How Getting More Sleep Can Boost Your T Levels

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So many of us don’t get enough sleep.

When we are sleep-deprived, we don’t feel our best.

Insufficient rest is a modern-day epidemic. According the Director of The Centre for Sleep Science (University of California), Matthew Walker, lack of sleep is a huge problem in our society. In his opinion, it’s a problem that negatively impacts “every aspect of our biology”.

If you want to increase your “T” levels (testosterone), you should know that getting more sleep is one effective way to do it.

Today, we want to take about the link between more-than-adequate rest and higher “T” levels.

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Why Does Sleep Affect “T” Levels?

T levels and sleep

Sleep actually has a very significant effect on testosterone levels and this fact is backed up by hard science. A study performed by researchers at the National Heart, Lung and Blood Institute showed that “T” levels decreased dramatically in guys who got less than the recommended amount of sleep per night.

This pronounced drop in testosterone can happen in as little as seven day and the decline in “T” leaves men with the same testosterone levels as males who are a decade to fifteen years older!

Low T is linked with fatigue, mental fog, tiredness and strength losses. Men who suffer from “low T” due to sleep deprivation or other causes tend to lose their lust for life. They just don’t have the same sense of well-being that they used to have.

If you often get less than five hours of shut-eye, you’re definitely at risk for declined testosterone levels…which may set the stage for “low T’. To get your testosterone levels tested, you should ask your physician for a “total testosterone test”. It’s the most accurate test there is.

All of the men in this study were healthy and in the normal weight range. Ten men were studied and they were all in their early to mid-twenties. When they failed to get enough healing rest, they lost between ten and fifteen percent of their testosterone.

Levels of “T” were lowest in the afternoon and evening.

Without enough testosterone, you’re going to have trouble getting strong or staying strong. As well, you may suffer from muscle wasting, loss of libido, erectile dysfunction and loss of bone density.

How Much Sleep Should You Get?

how much sleep do I need?

To keep your “T” levels optimal, shoot for eight hours of sleep per night. Stop burning the candle at both ends and your body will thank you.

It can be hard to get enough sleep. Making sleep a priority is what it’s all about. Famous news website owner, Arianna Huffington (she owns The Huffington Post), is a busy entrepreneur with a lot on her plate. She’s someone who has learned to cherish sleep. In fact, she wrote a book about its importance. The book is called, The Sleep Revolution, and it addresses society’s “dismissal” of the value of sleep.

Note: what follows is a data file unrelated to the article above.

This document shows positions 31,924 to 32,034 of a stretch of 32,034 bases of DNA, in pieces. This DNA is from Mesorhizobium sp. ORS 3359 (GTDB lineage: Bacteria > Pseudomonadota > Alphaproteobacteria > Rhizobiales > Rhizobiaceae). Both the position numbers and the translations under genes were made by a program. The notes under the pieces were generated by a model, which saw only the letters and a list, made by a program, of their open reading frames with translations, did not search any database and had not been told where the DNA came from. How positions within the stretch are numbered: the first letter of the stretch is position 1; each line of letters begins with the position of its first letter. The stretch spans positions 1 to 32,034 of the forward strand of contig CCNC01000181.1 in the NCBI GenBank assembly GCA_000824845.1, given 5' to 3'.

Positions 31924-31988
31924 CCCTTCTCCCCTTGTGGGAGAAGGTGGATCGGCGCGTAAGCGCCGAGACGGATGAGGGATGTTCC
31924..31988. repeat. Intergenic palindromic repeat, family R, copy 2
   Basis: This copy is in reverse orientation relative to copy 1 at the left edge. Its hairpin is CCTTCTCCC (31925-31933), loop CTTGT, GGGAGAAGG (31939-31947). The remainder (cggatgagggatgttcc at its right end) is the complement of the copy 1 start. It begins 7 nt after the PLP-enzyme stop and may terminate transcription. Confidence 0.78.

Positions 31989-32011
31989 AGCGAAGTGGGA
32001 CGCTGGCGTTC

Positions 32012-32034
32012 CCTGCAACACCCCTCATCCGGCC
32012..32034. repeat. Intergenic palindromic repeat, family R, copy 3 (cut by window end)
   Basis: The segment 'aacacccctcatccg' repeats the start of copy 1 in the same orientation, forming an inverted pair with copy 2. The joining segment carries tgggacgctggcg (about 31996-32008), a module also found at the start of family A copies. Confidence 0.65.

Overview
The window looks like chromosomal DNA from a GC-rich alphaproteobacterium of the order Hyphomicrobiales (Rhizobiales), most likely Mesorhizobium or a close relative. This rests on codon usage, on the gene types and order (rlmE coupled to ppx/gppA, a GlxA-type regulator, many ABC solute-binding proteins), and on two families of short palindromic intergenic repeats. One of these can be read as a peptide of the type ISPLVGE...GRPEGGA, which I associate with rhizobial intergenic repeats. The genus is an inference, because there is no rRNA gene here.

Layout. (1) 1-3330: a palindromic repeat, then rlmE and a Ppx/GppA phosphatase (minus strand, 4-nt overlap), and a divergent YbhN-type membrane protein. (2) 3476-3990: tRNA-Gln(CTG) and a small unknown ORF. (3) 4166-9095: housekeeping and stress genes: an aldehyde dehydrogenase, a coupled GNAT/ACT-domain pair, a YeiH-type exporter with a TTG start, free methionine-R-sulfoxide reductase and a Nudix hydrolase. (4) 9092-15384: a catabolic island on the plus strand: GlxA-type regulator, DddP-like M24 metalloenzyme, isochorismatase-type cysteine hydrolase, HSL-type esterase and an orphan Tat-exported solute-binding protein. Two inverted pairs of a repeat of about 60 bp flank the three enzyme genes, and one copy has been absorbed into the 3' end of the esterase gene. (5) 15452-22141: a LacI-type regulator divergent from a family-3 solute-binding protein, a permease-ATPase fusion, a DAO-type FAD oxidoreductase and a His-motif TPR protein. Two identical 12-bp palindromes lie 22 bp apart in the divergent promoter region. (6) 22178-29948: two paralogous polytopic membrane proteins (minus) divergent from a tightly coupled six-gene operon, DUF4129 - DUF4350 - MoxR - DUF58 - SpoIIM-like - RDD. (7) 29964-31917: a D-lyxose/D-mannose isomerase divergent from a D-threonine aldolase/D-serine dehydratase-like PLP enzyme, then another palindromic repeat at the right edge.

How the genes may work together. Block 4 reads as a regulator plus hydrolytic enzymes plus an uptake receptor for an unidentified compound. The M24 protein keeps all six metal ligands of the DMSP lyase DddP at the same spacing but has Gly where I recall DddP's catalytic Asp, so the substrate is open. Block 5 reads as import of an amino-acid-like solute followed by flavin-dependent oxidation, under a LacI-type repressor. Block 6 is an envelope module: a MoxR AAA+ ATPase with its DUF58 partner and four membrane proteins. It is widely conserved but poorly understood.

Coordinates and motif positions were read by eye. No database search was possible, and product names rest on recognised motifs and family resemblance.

Huffington goes out of her way to get the rest that she needs and you should, too.

Experts recommend staying away from computer monitors and mobile devices for an hour before you retire. We are all addicted to our smart phones, PCs and Macs these days. However, some people don’t realize that LED-based devices boost cortisol release within their brains. Higher cortisol levels make us more alert.

If you’re routinely scanning social media before you go to bed, just to make sure that you don’t miss anything, you may find that insomnia is an ongoing problem.

In addition to making us more alert, LED-based devices slow down the production of melatonin. We need melatonin in order to drift off into sleep!

Another “good sleep” strategy is to use herbal supplements, including melatonin and “sleepy time” herbal teas, in order to become suitably sleepy before your new,  earlier-than-average bedtime. There are even sleep apps which help people to build better sleep patterns and to track sleep patterns. Just avoid using the apps for at least an hour before bedtime!

What Else Boosts Testosterone?


a cyclist exercising

Exercise is one other natural way to drive up “T” levels. Typical cardio exercise, such as running, cycling and power walking, will be a good choice. HIIT (high intensity interval training) workouts and weightlifting are even better.

Also, some foods help to boost testosterone levels. Examples include salmon, tuna, egg yolks and oysters.

Supplements which help the body to produce more natural testosterone also help many men to pull their “T’ levels out of the danger zone. When testosterone levels plunge below 300 nanograms per deciliter, men have low testosterone and most have to deal with all of the awful side effects that go along with it!

As you can see, a healthy lifestyle which includes eight hours of sleep per night, regular exercise and “T-boosting” nutrition do go a long way. Sometimes, these lifestyle changes aren’t enough to stop the symptoms of low testosterone. This is where testosterone-increasing supplements come in.

Now that you understand why getting more sleep will drive up your “T-levels, why not put down the smart phone, turn off the light and crawl under the covers?

If you sleep eight hours a night for as little as a week, you may find that you regain at least some of the vigor and vitality that low testosterone levels took away…

Tribulus Optimum Nutrition


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